F. Benjamina is a Ficus variety that gets little respect in the bonsai world, and I get why. The leaves are big and the internodes are long. It’s not an easy species, but I’m willing to bet there are a whole lot of enthusiasts who have one. Maybe it was an early purchase before they knew better, a gift from a well- meaning friend, or a survivor from a house plant experiment. Owning one is not a crime, so let me share mine with you.

This Benji has been in my collection since 1997 by my best figurin’. I started in bonsai in 1996, so whatever its origins, I have cared for this tree for far too long to consider discarding it now. (And please don’t judge me for not getting it further along in the twenty plus years since. Remember, I was just wingin’ it for most of that time.)

It wasn’t in horrible shape after the winter months inside, so I decided to show it this spring. At top is how it appeared in the NVBS Spring Show.

Below is how it looked this morning. Getting a bit bushy.

Ficus benjamina before work

It has been enjoying the summer heat and pushing new growth. So, of course, I decided to cut all the leaves off. Well, all but a couple on the end of a branch that needs to thicken up. Leaving those will give that branch a head start on the rest of the tree.

After defoliation, before wiring

As I clipped each leaf, I also removed any growth beyond the first two leaves on new extension growth. With some luck, I will get two new branches on each of these tips (one from the base of each leaf) and continue to improve the ramification.

I am happy to report that this maturing tree in this small pot is maintaining fairly short internodes – relatively speaking. Many of these were just a half inch or so. Not bad for a Benji.

After this pruning, you can see that the shape is still reasonably controlled, but the branches have crept up from where they were last wired. To avoid the potential for wire scarring, I decided to make a tie down ring and use guy wires on most of the major branches. (Note the ring of wire with loops under the lip of the pot, and the rubber tubing wrapped over the tops of several branches.)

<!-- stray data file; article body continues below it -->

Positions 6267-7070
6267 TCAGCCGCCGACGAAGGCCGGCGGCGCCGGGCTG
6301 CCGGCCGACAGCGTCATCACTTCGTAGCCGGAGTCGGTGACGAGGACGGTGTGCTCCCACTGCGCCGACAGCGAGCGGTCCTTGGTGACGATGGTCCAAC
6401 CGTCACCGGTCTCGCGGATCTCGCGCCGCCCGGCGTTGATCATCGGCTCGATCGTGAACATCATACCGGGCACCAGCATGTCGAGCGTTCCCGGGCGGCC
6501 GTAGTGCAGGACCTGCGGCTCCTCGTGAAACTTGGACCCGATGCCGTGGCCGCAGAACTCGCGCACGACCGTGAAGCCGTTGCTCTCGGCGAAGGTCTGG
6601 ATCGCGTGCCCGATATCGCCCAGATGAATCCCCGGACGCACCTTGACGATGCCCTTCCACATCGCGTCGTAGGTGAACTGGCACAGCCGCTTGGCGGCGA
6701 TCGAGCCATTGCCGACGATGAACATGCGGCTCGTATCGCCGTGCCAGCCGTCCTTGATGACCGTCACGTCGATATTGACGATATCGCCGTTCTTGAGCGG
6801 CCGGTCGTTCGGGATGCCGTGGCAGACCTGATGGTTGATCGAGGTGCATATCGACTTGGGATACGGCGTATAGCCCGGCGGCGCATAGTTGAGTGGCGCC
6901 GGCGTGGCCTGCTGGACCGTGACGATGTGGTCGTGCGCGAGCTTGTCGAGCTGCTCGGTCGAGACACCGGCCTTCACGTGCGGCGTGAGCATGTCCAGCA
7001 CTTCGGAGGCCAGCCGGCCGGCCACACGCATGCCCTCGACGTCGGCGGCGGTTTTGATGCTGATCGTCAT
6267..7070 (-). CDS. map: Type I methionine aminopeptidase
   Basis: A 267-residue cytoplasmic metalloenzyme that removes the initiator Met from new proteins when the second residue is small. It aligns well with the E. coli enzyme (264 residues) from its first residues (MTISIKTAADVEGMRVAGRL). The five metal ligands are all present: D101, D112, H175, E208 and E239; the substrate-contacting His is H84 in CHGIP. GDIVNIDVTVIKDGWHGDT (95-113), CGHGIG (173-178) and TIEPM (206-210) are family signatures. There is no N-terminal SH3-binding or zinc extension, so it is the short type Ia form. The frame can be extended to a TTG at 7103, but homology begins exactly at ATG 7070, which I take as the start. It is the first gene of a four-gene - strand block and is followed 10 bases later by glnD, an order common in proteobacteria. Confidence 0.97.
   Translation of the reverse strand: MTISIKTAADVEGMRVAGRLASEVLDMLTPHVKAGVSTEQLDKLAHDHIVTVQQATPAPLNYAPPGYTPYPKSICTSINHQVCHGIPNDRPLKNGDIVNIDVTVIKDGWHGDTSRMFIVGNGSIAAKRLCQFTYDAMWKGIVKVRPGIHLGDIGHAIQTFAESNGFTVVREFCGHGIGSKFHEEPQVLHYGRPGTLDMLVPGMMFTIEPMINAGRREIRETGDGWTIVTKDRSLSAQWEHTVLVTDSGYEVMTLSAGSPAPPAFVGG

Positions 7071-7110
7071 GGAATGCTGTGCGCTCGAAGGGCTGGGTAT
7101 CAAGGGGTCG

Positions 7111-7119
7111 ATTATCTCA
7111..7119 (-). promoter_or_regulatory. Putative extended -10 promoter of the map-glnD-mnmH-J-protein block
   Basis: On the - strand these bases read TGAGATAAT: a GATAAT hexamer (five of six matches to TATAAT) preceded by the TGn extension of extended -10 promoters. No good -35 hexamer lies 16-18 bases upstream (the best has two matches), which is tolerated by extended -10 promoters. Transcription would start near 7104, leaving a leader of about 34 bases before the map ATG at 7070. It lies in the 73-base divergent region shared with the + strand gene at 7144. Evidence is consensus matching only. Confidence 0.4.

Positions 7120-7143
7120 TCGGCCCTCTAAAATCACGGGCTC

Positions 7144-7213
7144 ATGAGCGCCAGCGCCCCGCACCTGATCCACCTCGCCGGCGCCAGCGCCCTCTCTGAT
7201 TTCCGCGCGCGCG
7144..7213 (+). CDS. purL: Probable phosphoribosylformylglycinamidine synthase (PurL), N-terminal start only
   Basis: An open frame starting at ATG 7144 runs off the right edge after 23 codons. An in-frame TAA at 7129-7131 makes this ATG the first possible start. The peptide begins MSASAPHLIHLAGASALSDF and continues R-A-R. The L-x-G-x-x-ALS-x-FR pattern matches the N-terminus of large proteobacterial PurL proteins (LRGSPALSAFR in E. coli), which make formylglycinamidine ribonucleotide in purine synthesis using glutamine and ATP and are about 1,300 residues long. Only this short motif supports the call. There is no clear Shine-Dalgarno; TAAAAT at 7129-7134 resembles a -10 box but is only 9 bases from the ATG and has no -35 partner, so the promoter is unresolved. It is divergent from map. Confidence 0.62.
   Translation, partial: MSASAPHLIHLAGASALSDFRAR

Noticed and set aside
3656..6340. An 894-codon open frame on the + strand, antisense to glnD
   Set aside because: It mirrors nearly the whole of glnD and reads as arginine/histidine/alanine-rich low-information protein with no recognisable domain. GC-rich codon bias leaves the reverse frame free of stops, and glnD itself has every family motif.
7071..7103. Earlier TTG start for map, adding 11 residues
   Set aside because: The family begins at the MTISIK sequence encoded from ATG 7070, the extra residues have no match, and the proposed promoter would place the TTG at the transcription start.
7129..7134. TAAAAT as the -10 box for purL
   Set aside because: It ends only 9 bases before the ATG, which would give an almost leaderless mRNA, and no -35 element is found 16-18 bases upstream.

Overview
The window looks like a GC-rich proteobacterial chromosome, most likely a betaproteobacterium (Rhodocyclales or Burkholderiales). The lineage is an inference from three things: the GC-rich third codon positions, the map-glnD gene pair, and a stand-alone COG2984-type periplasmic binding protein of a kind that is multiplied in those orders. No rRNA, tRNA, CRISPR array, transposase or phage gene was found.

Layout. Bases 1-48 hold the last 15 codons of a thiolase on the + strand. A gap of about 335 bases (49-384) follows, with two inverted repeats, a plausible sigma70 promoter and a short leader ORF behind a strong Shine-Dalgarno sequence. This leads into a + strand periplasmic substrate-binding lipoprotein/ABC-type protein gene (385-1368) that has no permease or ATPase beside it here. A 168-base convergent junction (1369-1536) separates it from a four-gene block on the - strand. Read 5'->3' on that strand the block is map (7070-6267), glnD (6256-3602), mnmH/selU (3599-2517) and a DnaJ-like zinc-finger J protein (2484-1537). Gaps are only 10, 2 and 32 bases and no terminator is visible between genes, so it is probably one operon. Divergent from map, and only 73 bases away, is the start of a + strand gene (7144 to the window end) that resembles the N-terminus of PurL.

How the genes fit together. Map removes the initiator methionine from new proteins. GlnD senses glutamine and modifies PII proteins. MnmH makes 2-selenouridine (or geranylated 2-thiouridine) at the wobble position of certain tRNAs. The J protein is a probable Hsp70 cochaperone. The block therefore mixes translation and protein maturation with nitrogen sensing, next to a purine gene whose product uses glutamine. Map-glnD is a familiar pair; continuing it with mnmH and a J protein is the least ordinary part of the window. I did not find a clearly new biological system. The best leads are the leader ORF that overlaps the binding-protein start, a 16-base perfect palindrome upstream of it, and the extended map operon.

After wiring

Some additional wiring was required on some smaller branches, as well, to get everything back in order. I should see new leaves on this tree over the next couple of weeks.

This will never be a world class Ficus bonsai. There are many varieties that do better, but this little Benji has been there through my bonsai journey, and I don’t intend to stop working with it.

If you have a Benji too, I’d love to see it. No judgement here!

Tie Down Ring


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This crepe myrtle is very early in its development, and I need to bring some branches down along with a little mid summer trimming. Crepe myrtle has such smooth delicate bark though, and I hate the idea of wire marks on the branches.

Fortunately, this ceramic training pot is just right for a tie down ring. A long piece of wire with a few twisted loops can be secured just below the lip of the pot Allowing me to use guy wires with plastic tubing to protect the bark.

The ring is prepped – better to make more twists that you think you will need!